4. SDF3 Configuration¶
When using SDF3 inside Spoofax, it is possible to specify different configuration options that. They allow
using the new parser generator, specifying the shape of completion placeholders, or disable
SDF altogether. These options should be specified in the
For example, to disable SDF for the current project, use:
language: sdf: enabled: false
This configuration should be present when defining language components for a language that has SDF enabled.
SDF3 allows generating placeholders for code completion. The default “shape” of placeholders is
[[Symbol]]. However, it is possible
to tweak this shape using the configuration below (the configuration for suffix is optional):
language: sdf: placeholder: prefix: "$" suffix: "$"
Currently, the path to the parse table is specified in the
Syntax.esv file, commonly as
When the ESV file does not contain this entry, it is also possible to specify the path to the parse table in the
This is useful when testing an external parse table, or using a parse table different from the one being generated in the project.
In the example below, the table is loaded from the path
tables/sdf.tbl. The same can be applied to the parse table used for code completion.
language: sdf: parse-table: "tables/sdf.tbl" completion-parse-table: "tables/sdf-completions.tbl"
In a Spoofax project, it is also possible to use SDF2 instead of SDF3. This enables SDF2 tools such as the SDF2 parenthesizer, signature generator, etc. For example:
language: sdf: version: sdf2
By default SDF3 compilation works by generating SDF2 files, and depending on the SDF2 toolchain. However, a new (and experimental) parse table generator can be selected by writing:
language: sdf: sdf2table: java
This configuration disables the SDF2 generation, and may cause problems when defining grammars to use concrete syntax, since
this feature is not supported yet by SDF3.
java parse table generator supports Unicode, whereas SDF2 generation does not.
dynamic can be used instead of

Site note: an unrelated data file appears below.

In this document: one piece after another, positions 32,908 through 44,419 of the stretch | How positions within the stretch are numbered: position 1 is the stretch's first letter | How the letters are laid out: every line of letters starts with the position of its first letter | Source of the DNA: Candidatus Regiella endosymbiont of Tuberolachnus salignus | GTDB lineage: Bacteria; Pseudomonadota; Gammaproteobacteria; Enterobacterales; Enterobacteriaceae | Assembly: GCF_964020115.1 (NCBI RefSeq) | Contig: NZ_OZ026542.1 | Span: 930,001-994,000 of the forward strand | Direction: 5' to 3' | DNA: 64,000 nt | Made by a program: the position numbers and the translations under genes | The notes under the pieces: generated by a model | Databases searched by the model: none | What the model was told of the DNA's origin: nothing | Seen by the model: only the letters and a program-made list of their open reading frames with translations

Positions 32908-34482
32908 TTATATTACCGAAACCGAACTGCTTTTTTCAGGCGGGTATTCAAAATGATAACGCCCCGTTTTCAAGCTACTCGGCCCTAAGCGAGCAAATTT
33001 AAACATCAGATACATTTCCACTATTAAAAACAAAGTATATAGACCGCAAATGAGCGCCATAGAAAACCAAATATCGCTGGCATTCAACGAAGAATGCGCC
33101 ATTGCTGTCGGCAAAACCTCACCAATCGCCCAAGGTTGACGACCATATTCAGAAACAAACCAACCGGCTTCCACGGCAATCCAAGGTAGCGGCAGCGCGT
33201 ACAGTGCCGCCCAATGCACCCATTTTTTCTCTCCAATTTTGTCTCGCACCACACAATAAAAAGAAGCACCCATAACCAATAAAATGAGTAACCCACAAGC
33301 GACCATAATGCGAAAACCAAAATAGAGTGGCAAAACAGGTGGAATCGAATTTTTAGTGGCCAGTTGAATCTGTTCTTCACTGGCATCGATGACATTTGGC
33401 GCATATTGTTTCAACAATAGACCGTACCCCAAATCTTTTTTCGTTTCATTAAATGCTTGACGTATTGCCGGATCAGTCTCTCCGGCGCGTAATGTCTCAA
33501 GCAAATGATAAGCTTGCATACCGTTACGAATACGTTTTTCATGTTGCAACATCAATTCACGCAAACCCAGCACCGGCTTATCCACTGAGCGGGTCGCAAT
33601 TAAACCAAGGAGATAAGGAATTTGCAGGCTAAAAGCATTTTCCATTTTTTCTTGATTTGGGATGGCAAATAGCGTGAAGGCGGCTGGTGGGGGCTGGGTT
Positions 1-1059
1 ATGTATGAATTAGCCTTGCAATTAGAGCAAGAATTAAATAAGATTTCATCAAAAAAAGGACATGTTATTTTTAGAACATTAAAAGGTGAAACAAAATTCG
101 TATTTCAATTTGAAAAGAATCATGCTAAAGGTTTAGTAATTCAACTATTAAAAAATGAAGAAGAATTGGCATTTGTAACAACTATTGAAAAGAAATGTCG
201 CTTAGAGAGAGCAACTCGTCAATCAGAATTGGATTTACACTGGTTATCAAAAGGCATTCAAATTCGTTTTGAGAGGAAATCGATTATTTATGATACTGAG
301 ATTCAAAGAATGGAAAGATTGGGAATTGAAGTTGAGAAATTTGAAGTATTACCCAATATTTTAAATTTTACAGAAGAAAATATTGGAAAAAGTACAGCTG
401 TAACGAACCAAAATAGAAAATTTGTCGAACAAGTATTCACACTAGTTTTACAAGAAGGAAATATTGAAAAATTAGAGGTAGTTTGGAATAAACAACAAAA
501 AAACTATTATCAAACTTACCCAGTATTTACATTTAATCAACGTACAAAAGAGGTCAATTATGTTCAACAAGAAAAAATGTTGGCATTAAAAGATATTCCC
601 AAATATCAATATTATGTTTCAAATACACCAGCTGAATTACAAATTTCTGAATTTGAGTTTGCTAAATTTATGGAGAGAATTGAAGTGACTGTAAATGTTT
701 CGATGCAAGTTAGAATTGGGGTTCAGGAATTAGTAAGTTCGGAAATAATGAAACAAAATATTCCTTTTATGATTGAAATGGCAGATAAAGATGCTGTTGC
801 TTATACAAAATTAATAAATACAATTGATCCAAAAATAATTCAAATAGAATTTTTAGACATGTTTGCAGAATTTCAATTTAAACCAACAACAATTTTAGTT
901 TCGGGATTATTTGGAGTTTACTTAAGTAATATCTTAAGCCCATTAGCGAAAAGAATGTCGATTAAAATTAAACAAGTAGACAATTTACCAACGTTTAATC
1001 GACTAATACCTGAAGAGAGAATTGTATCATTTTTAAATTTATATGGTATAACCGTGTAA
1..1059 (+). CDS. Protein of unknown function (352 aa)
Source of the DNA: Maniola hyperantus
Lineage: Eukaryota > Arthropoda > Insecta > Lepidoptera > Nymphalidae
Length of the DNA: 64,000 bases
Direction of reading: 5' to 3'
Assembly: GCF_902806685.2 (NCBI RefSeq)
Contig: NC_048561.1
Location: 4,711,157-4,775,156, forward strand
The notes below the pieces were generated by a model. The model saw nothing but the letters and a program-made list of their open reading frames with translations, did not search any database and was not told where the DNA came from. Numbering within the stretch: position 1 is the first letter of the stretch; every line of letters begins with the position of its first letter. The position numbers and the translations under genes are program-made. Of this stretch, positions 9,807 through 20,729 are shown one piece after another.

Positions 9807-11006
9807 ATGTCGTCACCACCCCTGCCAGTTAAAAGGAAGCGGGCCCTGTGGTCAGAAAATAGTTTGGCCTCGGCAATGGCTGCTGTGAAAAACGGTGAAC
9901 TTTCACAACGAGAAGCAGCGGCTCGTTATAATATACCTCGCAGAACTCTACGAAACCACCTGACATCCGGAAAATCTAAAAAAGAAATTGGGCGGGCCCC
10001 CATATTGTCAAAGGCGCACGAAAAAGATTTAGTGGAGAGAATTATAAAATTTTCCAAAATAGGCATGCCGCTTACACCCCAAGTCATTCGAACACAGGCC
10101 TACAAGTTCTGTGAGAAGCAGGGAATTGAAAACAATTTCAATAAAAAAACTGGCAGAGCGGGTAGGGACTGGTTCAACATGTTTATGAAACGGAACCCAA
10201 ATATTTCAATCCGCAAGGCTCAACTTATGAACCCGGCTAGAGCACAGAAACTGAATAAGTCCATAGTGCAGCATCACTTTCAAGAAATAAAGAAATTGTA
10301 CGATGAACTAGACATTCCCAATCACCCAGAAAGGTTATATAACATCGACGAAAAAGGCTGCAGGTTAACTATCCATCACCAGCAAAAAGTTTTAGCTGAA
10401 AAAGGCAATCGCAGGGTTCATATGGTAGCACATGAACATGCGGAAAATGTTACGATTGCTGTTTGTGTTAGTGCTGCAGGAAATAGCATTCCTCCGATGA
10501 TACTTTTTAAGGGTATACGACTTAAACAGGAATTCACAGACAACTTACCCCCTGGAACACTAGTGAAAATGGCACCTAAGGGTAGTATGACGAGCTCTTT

java, to enable lazy parse table
generation, where the parse table is generated while the program is parsed.
A namespaced grammar can be generated automatically from an SDF3 grammar. This namespacing is done by adding the language name to all module names and sort names. The generated grammar is put in
src-gen/syntax. The configuration to enable this is:
language: sdf: generate-namespaced: true
Note that namespacing doesn’t not handle imports of grammar files from other projects very well.
4.1. JSGLR version¶
An experimental new version of the SGLR parser implementation is available: JSGLR2. It supports parsing, imploding and syntax highlighting. Error reporting, recovery and completions are currently not supported. It can be enabled with:
language: sdf: jsglr-version: v2
There are some extensions of JSGLR2 available. To use them, change the
jsglr-version by replacing
one of the following:
|Data-dependent JSGLR2 solves deep priority conflicts using data-dependent parsing, which does not require duplicating the grammar productions.|
|Incremental JSGLR2 reuses previous parse results to speed up parsing.|
|Layout-sensitive JSGLR2 is documented in the reference manual of SDF3.|
|JSGLR2 with recovery tries to recover from parse errors. This extension is experimental.|
|Incremental JSGLR2 with recovery. This extension is experimental.|
4.2. JSGLR2 logging¶
Logging is available for JSGLR2. It can be enabled with:
language: sdf: jsglr2-logging: all
Since logging all parsing events is quite verbose, several other scopes are available in addition to the
|Log nothing (default).|
|Only log the start and end of a parse, including a measurement of total parse time (including imploding and tokenization).|
|Log all standard parsing events (such as stack and parse forest operations, action execution, etc.) but no variant-specific events (e.g. related to recovery).|
|Log the recovery iterations and the recovery productions that are applied.|
Whenever changing any of these configurations, clean the project before rebuilding.